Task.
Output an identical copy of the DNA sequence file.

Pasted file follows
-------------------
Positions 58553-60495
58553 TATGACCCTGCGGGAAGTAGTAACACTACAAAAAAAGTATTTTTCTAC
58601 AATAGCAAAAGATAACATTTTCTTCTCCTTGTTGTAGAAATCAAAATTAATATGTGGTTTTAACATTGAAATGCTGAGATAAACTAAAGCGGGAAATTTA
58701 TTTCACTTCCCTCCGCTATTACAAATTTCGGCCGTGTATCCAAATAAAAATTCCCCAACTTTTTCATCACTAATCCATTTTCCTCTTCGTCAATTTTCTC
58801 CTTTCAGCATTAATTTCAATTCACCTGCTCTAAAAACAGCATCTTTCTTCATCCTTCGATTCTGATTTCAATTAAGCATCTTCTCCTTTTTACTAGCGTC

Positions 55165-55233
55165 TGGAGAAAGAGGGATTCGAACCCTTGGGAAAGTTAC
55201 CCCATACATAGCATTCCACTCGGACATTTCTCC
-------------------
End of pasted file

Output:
Positions 58553-60495
58553 TATGACCCTGCGGGAAGTAGTAACACTACAAAAAAAGTATTTTTCTAC
58601 AATAGCAAAAGATAACATTTTCTTCTCCTTGTTGTAGAAATCAAAATTAATATGTGGTTTTAACATTGAAATGCTGAGATAAACTAAAGCGGGAAATTTA
58701 TTTCACTTCCCTCCGCTATTACAAATTTCGGCCGTGTATCCAAATAAAAATTCCCCAACTTTTTCATCACTAATCCATTTTCCTCTTCGTCAATTTTCTC
58801 CTTTCAGCATTAATTTCAATTCACCTGCTCTAAAAACAGCATCTTTCTTCATCCTTCGATTCTGATTTCAATTAAGCATCTTCTCCTTTTTACTAGCGTC

Positions 55165-55233
55165 TGGAGAAAGAGGGATTCGAACCCTTGGGAAAGTTAC
55201 CCCATACATAGCATTCCACTCGGACATTTCTCC